How to Pass Through a Portal

April 16th, 2016

Here, the map is the territory.

This is about to get seriously earnest, adjust your sets… I’ve read Grant Morrison comics from the age of 7, on and off (I was too much of a wimp for 2000AD as a teen and Batman: Gothic shat me right up), starting with this one and pretty much consistently every one for the last near twenty years (I didn’t get Final Crisis: Secret Files, a decision which haunts me still, and haven’t been keeping up with 18 Days, which is just barely a Grant Morrison comic), since semi-rediscovering him through The Invisibles.

“Yeah. I guess the fighting never ends, does it? It never ends.”

That’s a mid-1986 copy of Spider-Man and Zoids, no. 18 to be precise – as an aside, the time is completely ripe for a boutique Zoids comic, in the style of yer Copra or Scioli Transformers/GI Joe, get Farel Dalrymple and the Study Group lads to do it or something. Anyway, the point is this: it’s impossible, or nearly impossible, to have that kind of relationship – thirty years(!!) – with an author outside of comics; maybe I could have had with Alexander McCall Smith or something, he writes kids’ books, he writes gentle mysteries in Botswana and Scotland – could maybe have worked, seems a bit mimsy to me. Accept the premise, move on.

Multiversity is a culmination of the writer’s motifs and core interests from 1986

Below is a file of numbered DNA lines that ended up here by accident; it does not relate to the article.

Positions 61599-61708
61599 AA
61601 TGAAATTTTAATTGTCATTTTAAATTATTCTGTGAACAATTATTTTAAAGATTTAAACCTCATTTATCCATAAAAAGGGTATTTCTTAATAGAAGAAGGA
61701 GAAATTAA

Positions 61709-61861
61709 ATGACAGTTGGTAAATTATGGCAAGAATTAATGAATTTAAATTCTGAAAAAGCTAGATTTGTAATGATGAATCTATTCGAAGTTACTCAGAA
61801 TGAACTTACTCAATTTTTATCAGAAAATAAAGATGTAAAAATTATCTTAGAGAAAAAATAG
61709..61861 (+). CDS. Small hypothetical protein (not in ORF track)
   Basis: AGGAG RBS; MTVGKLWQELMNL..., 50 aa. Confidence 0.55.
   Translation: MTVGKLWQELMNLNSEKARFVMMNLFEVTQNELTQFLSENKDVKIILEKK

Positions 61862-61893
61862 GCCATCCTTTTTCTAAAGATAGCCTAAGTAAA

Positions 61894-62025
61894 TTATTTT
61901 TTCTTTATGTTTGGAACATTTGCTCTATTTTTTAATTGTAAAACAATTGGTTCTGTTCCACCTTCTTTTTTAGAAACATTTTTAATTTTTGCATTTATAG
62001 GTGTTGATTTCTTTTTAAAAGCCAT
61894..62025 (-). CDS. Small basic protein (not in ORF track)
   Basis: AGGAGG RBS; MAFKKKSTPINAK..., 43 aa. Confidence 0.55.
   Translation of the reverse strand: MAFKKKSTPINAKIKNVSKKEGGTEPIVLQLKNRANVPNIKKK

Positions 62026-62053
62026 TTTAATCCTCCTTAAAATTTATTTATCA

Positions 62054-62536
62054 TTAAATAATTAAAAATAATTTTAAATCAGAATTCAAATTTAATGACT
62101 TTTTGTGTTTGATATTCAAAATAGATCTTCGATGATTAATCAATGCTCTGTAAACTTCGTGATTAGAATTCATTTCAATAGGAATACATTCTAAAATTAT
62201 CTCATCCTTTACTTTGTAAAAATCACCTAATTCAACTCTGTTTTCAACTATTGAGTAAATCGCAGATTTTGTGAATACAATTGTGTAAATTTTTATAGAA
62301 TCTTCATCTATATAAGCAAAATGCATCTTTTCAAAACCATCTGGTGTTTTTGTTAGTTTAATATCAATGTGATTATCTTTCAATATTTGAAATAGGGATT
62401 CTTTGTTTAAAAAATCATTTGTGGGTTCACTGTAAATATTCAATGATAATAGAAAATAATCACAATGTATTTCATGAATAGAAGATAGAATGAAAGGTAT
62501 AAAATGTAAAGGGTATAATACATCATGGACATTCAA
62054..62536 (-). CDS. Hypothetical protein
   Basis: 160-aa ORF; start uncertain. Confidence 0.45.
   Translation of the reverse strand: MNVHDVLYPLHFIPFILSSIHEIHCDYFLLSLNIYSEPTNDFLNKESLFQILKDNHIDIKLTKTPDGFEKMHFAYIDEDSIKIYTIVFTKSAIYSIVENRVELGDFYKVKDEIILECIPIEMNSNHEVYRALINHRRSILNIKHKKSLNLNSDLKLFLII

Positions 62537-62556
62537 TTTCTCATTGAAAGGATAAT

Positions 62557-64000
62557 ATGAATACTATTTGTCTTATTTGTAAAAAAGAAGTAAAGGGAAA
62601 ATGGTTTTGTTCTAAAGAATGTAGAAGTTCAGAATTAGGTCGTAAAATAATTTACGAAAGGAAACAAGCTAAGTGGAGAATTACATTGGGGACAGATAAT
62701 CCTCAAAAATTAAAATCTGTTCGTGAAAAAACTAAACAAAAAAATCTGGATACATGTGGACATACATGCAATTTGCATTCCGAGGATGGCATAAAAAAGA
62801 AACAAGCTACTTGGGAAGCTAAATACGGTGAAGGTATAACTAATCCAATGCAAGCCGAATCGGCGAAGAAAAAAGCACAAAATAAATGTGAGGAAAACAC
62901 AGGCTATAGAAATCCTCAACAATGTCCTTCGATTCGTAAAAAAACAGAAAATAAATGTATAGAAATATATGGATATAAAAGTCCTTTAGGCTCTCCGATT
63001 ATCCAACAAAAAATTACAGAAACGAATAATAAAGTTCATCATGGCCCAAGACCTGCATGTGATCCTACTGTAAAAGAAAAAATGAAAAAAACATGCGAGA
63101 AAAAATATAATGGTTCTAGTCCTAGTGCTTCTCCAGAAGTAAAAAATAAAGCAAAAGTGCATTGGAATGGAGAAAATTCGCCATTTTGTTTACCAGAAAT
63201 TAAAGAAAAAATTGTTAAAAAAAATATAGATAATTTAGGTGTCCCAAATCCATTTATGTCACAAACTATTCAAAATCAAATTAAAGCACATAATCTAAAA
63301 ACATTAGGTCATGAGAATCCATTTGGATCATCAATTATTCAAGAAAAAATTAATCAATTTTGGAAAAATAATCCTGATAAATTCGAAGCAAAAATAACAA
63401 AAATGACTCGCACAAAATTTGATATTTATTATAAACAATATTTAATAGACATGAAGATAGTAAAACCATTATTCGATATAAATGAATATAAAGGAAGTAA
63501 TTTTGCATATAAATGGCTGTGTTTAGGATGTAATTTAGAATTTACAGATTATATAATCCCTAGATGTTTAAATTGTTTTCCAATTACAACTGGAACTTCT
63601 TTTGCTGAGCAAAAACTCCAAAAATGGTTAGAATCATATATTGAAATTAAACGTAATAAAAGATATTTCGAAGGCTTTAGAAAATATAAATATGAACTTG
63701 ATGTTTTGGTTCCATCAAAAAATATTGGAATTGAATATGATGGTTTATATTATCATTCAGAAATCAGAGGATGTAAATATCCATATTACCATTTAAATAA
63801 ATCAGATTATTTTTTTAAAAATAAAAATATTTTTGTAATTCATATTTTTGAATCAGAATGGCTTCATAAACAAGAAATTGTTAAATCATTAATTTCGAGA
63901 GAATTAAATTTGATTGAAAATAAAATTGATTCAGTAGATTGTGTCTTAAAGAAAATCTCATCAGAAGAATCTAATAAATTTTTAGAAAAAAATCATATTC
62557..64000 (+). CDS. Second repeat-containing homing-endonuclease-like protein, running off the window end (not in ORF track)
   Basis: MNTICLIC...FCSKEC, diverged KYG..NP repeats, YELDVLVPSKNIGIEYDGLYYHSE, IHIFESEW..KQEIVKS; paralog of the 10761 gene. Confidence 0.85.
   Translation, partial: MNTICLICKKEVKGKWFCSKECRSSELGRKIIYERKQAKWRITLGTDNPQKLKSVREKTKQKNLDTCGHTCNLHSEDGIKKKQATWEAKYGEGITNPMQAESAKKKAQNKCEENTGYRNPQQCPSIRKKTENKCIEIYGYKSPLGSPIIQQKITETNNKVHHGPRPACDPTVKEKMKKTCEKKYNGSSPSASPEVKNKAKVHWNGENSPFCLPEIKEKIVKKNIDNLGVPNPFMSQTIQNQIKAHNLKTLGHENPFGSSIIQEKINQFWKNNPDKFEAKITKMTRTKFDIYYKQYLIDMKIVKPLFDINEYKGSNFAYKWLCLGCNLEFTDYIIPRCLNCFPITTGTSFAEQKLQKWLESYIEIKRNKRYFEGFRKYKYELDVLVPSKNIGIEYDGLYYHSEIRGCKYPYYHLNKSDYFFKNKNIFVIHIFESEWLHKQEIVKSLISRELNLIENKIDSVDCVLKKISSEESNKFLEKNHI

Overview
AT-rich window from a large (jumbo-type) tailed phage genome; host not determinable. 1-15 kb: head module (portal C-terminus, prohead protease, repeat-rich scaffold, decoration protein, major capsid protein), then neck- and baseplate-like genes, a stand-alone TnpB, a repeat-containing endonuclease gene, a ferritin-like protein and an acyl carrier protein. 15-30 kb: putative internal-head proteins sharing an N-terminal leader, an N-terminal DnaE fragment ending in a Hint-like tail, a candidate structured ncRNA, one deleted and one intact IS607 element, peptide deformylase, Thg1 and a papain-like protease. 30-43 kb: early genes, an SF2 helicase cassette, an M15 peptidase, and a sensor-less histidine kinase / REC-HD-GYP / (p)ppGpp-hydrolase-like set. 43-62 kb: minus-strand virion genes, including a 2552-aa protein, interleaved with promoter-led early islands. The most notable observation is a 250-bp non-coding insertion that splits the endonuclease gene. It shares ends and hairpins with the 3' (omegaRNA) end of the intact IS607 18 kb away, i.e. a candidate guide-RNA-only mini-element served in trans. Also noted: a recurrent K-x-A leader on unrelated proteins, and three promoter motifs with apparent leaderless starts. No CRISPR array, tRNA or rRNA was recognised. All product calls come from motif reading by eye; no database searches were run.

There comes a point in every Mindless gathering where the correct amount of alcohol has finally been consumed for the conversation to turn to Final Crisis, with a special focus on the hastily squandered horror of the fifth issue.  Thankfully, we’ve started to bring friends along to help identify the reason for this boozy recurrence:

Yes, that’s right – the crushing banality of the morning aftermath is rank rotten enough to haunt its own bacchanalian origins, and when it does so it wears Darkseid’s face.  Honestly, I wouldn’t have it any other way.

The spirit of this wretched, queasy moment inevitably seeps into the comics I buy at Thought Bubble when I try to read them on the train home.  This petty, remorse-tinged meanness tried to curdle my appreciation of the Decadence comics I brought home with me last year, but it struggled to find shelter in their sparsely populated mindscapes. The darkness found a more suitable hiding place in Spandex, Martin Eden’s LGBT-friendly, Brighton based superhero strip.

Like his previous serial adventure The O-Men, Spandex mixes everyday drama and garish unreality with ease. Brother Bobsy mentioned Paul Grist as an obvious reference point when he discussed the collected Spandex on SILENCE! and there’s definitely something to that: like Jack Staff or Mud Man, Spandex is humorous without ever seeming parodic, and it manages to generate a sense of low-budget romance from its seaside drama.  The debt to the X-Men is also undeniable, both in Eden’s commitment to chronicling the adventures of a group of emotionally combustible super-friends, and in his clean, brightly coloured artwork:

I’ve done a pretty decent job of burying my teenage X-Men fandom underneath piles of Eddie Campbell comics…

Rogue’s Review: Darkseid

October 1st, 2011

I don’t usually deal in the sort of criticism that tries to find the spirit of our time in this or that piece of pop culture detritus, but for the past few years I’ve felt smothered by four little words – THERE IS NO ALTERNATIVE! – and every time I see or hear a variation on that theme, there’s only one face I see.

No point in trying to keep the bastard stuck in a corner anymore.  You can only fight him off for so long, you know?

It’s time to let Darkseid out of the box:

This is the way, step inside.